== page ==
2. Are not problems in the districts’ facilities addressed immediately, instead of waiting for things to get so bad that a bond must be voted on for the repairs?

3. The county taxes have gone up, the town’s taxes have gone up, the water taxes have gone up, just about everything else, with no end in sight.

4. Are not the voters STILL paying off several other bonds on the high school, stadium and other schools?

5. Have not the people of Mineral Wells paid enough out of pocket already?

6. The economy is terrible. People have lost their jobs, and struggle to make ends meet. Another burden, to have MORE taxes placed upon them, is the LAST thing they need.

7. If people are truly concerned about the children, they should consider that approving yet another bond impedes the children’s future by placing the debt that will be incurred by approving this bond upon them. The children, the future.... What a terrible thing to do to them They have no say, but that is what will be done to them if this bond is passed. Vote NO.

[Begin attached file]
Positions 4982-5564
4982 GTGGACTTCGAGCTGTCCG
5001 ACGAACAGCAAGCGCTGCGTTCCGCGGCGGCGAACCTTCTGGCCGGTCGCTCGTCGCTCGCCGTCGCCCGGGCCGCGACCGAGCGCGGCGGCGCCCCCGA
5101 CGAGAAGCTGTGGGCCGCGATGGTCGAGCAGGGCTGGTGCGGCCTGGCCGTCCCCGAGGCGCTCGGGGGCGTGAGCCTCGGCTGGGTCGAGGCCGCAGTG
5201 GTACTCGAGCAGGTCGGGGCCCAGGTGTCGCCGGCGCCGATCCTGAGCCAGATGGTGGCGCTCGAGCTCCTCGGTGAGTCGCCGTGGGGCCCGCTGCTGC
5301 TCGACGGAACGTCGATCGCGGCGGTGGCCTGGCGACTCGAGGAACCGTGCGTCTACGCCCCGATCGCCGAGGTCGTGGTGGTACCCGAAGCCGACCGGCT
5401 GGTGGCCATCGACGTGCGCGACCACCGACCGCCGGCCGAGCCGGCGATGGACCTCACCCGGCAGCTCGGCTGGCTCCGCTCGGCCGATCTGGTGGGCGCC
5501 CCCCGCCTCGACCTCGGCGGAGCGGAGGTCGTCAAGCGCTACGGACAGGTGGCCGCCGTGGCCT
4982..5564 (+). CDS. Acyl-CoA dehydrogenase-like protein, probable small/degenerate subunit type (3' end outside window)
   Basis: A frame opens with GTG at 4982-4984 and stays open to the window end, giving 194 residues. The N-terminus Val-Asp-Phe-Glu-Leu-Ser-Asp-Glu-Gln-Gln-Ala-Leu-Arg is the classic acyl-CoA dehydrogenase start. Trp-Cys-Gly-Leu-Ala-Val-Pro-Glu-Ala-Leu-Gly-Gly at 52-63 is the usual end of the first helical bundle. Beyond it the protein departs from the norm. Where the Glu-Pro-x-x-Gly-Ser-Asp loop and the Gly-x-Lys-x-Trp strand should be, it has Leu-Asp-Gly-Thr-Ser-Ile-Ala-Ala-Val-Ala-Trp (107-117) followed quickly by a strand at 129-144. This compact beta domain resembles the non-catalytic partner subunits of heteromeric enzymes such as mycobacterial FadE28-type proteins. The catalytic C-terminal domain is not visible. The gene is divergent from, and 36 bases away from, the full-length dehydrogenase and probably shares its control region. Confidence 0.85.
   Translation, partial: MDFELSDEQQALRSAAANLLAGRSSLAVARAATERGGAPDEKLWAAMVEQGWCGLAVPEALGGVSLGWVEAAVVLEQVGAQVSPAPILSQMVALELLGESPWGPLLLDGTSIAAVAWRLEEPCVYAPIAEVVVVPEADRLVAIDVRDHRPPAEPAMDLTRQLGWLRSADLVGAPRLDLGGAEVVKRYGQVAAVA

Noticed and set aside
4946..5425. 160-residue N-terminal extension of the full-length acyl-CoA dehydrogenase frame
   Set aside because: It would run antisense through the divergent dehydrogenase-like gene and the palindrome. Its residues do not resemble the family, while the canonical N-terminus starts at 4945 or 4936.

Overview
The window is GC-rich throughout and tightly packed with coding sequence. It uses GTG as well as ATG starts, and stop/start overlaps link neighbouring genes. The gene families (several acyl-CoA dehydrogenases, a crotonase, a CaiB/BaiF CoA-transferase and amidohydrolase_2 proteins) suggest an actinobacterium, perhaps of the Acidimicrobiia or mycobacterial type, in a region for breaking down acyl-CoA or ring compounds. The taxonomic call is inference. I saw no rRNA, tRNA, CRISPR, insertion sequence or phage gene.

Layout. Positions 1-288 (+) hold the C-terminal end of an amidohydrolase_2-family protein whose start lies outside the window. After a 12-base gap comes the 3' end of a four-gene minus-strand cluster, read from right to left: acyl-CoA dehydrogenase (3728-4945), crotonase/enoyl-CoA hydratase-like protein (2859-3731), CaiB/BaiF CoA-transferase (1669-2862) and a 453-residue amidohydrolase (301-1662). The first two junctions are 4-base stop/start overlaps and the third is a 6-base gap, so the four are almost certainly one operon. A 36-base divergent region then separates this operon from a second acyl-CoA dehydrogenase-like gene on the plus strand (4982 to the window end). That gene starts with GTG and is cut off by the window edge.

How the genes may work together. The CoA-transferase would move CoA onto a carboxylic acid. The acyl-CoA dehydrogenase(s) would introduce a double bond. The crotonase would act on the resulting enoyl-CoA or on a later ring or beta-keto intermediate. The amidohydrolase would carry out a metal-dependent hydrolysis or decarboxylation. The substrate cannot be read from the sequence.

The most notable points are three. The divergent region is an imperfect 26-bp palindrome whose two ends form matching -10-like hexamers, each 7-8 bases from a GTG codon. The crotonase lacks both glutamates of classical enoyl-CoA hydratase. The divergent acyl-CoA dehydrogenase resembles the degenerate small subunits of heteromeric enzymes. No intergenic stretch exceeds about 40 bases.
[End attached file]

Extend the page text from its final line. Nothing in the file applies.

Sandra Campbell

RN BS

Mineral Wells




Patriotism



DEAR EDITOR,

This is a true story.

We were at a Texas Rangers game a year ago September. The crowd was large and excited. The game was going well for our side with good pitching and some home runs. Stadium food was everywhere. There were peanuts, ice cream, hot dogs, cotton candy and a collection of cold beverages a plenty.

On almost every isle, the concessionaires in iridescent yellow shirts climbed up and down the sections with the occasional shout of “cold beer, soft drinks, ice cold water” heard above the noise of the crowd.